As her own adventure is under way, she increasingly describes her physical challenges in the wilderness as performances that involve risk and redemption. When travelling in and around what is now known as Glacier National Park in Revelstoke, BC, she falls while leading her horse next to a precipice. She describes ignoring her husband’s calls while figuring out what to do: “I had the stage, centre front, and it was all I could attend to” (308). Depicting herself with the metaphor of being at centre stage, she reminds us that her physical trial in the wilderness is not just a literal journey, but rather, as Butler would point out, a performance with social significance that would have been of particular interest to her female readers who were witnessing unprecedented shifts in gender norms.

She also seems to be performing Roosevelt’s notion of redemptive wilderness survival that was revered by readers of the day, proving to them that women can represent and perhaps access accompanying mainstream ideas of physical and social mobility. And, by explicitly referring to this experience as a performance, Seton-Thompson also seems to have a somewhat tongue-in-cheek attitude about the mainstream roles that she adopts. Rather than just imitating “the masculinist literature of wilderness adventure stories” (Grace xxxviii), she asks us to see this literature of gendered ideals as a performance that is open to ongoing reembodiment and reinterpretation.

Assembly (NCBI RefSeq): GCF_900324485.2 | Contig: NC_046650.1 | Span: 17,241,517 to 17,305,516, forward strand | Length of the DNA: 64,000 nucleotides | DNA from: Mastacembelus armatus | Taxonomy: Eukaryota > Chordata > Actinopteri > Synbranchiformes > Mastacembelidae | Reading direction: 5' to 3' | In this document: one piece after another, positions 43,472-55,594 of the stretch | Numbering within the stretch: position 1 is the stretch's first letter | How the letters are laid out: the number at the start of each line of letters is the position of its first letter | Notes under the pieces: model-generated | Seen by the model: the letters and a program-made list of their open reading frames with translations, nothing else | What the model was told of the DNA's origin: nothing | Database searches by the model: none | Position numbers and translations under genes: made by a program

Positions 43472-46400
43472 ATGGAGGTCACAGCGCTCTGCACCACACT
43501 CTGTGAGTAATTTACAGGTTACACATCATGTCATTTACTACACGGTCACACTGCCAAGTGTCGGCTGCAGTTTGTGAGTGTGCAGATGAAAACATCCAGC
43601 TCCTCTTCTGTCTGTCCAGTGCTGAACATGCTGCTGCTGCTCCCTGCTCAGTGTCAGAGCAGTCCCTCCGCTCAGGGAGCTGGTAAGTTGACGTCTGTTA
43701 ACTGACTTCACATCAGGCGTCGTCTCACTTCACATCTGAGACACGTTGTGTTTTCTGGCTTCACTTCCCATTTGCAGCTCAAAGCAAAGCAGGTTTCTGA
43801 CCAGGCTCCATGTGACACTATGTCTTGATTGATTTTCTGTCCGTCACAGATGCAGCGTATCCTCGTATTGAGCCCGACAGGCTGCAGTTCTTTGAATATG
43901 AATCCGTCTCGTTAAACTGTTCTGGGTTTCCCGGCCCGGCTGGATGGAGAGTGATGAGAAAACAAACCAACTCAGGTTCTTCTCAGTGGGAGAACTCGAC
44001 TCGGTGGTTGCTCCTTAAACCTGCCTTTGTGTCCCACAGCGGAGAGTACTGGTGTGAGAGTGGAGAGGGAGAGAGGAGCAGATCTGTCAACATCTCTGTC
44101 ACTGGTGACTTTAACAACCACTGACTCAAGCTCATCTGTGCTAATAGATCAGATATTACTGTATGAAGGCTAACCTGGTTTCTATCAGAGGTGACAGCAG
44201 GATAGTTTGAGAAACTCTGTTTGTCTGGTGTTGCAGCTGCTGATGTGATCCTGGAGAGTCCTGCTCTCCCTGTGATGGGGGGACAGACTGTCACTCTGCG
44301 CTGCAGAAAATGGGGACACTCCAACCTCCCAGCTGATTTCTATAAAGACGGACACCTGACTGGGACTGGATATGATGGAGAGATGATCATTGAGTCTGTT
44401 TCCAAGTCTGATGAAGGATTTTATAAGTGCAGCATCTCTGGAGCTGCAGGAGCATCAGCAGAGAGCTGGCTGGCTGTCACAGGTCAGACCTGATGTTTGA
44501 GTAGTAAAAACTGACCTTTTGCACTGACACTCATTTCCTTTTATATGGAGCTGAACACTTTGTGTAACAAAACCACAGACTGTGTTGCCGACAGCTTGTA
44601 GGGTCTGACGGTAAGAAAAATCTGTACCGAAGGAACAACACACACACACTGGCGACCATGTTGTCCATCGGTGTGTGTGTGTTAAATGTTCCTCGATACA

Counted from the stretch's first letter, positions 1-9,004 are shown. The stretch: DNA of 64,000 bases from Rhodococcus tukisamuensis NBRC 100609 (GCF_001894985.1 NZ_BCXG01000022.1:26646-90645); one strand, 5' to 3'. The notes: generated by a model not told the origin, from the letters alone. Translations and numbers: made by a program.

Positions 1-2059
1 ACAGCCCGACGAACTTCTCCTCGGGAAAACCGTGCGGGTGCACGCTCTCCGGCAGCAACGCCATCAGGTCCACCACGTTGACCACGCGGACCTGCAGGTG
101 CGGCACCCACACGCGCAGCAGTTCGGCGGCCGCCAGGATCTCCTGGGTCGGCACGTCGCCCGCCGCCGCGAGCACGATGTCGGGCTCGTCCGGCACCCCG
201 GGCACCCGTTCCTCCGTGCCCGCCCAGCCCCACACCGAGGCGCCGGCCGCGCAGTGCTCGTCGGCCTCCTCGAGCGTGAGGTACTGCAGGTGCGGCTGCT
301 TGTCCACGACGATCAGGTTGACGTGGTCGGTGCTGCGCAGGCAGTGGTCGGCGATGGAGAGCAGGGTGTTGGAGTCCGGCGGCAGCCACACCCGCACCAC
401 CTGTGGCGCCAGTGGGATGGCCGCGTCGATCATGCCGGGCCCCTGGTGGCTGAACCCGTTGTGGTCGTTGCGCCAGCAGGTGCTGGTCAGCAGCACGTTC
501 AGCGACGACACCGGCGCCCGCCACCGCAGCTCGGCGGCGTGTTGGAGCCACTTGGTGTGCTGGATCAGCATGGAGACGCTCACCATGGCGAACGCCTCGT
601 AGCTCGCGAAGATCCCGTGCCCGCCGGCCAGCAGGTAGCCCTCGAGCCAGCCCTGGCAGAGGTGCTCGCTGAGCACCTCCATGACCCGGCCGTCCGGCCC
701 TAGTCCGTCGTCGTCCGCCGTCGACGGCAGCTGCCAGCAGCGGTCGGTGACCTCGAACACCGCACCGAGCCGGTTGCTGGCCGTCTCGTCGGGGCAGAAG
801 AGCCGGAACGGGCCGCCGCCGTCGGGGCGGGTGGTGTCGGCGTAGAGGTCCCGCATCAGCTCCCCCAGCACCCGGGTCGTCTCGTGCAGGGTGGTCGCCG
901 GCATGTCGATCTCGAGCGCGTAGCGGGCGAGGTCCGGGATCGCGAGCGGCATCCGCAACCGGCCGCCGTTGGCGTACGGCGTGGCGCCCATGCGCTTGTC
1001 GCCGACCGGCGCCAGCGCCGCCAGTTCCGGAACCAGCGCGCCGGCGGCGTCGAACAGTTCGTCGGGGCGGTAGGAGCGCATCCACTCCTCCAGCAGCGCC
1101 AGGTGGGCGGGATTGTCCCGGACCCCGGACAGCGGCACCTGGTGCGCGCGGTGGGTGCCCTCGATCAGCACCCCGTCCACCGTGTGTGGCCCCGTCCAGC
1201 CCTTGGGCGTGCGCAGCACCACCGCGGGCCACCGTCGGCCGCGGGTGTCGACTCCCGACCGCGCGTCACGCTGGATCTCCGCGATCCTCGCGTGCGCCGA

Reflection Questions for A Woman Tenderfoot

“I Could not Keep Away From his Hoofs,” by E. M. Ashe, in Seton-Thompson, 309.

  1. How do you think an average middle-class Canadian female reader, at the time of A Woman Tenderfoot’s publication, might have reacted to Seton-Thompson’s advice to be “vulgarly robust?” (22). How might these reactions reflect on the gender roles and social expectations for women at the time? Can you relate your discussion to Seton-Thompson’s use of the term “tenderfoot”? What types of historical connotations might this term have? How and why does she use it?
  2. Why do you think that Seton-Thompson addresses the reader directly? How does this affect the way the text is received by readers even today?
  3. Why does Seton-Thompson prioritize discussions of the body and physical movement rather than descriptions of nature?